Group Assignment 07: Electronics Design

In this week’s group assignment, we poked and prodded a microcontroller circuit to understand what was going on.

The Board

We decided to use one of the simple AtTiny84 boards which we designed to run a pair of servo motors. The board was designed starting with the pinout for the AtTiny:

The board was designed with an external crystal, four LEDs which would light when the microcontroller pin went low, and a set of ISP headers. There is a pull-up resistor between RST and Vcc, and several zero-ohm jumpers were included to deal with the challenges of routing the traces. The schematic and board layout are as follows:

The updated Eagle files are here: SCH/BRD

The cleaned up PNGs look like this:

After milling on the Genmitsu, a quick clean-up with emory paper, and careful stuffing, the board looks like this:

The board we’re going to test was part of the six-legged final project robot made by one of our team-members for his final project. Our test board is the one at the bottom left of this image.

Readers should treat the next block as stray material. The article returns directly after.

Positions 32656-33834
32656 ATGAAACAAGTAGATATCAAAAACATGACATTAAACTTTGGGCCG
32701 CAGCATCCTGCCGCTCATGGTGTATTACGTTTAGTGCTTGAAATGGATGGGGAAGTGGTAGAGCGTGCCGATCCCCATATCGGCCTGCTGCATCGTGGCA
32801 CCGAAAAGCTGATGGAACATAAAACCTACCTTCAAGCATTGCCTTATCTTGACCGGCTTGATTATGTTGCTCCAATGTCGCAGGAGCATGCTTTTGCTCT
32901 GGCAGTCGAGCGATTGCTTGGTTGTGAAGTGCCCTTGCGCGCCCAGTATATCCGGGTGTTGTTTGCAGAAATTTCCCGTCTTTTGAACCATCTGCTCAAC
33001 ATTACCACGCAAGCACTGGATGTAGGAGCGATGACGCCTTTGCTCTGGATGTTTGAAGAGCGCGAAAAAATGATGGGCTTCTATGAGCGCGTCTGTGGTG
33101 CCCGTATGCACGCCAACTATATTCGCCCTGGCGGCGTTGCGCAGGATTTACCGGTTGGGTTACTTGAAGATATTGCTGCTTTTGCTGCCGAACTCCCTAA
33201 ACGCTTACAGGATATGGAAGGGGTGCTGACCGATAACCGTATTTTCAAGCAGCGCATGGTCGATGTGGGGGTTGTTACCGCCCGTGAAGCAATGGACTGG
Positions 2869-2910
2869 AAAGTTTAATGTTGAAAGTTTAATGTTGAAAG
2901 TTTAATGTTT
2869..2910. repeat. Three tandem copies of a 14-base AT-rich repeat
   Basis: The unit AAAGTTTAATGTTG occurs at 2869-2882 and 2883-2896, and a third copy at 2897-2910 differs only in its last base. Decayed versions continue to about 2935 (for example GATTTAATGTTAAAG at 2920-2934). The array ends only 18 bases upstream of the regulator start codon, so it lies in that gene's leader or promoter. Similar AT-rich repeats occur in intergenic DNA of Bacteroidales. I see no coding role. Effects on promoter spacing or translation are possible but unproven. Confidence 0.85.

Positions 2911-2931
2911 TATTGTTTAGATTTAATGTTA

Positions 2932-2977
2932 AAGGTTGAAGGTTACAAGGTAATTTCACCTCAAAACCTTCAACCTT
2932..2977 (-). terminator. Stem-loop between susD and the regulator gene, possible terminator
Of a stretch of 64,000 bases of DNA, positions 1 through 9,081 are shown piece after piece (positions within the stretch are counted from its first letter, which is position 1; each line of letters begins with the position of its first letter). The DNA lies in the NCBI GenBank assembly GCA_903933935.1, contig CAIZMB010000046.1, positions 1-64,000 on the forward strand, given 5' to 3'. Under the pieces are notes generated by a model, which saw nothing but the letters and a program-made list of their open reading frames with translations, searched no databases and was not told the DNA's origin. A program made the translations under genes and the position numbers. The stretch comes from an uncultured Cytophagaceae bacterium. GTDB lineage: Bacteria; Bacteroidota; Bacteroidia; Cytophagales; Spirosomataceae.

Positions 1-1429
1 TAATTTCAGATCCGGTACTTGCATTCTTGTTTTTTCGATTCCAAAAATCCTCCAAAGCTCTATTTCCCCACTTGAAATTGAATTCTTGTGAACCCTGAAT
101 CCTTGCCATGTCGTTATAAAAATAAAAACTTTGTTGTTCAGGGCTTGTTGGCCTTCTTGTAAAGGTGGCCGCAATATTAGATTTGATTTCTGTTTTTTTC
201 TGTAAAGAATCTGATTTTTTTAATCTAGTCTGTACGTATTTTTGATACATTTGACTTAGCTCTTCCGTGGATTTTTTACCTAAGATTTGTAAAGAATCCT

Operating Voltage

We used a multimeter set on “Volts DC” to measure the voltages at several places around the robot and board. The series of pictures show the voltage at the various positions (source plug, power to PCB, power on the FTDI header, at the Vcc side of the blue LED, at the bottom of the LED/top of the series resistor, and at the bottom of the resistor/output from the microprocessor pin)

To view the noise on the operating voltage signal, we used a digital oscilloscope. The operating voltage was supplied by a desktop power supply and was very clean, as can be seen in the video below.

We used the same oscilloscope on the PWM output line from the microcontroller. The program running on the AtTiny moves the servo back and forth in response to a high or low on the pin connected to the blue LED. The servo is controlled with a PWM signal, which can be observed on the oscilloscope display in the background of the video below.

The PWM spikes are 1.2 divisions apart, with each division equal to 20ms, so the spikes are coming at a rate of 1 per 24ms or 42Hz. The spikes are approximately 0.15 divisions long, but that measurement isn’t useful, as the expected length according to the datasheet is between 1 and 2 ms, so I’ll have to do the measurement again with a higher time resolution setting.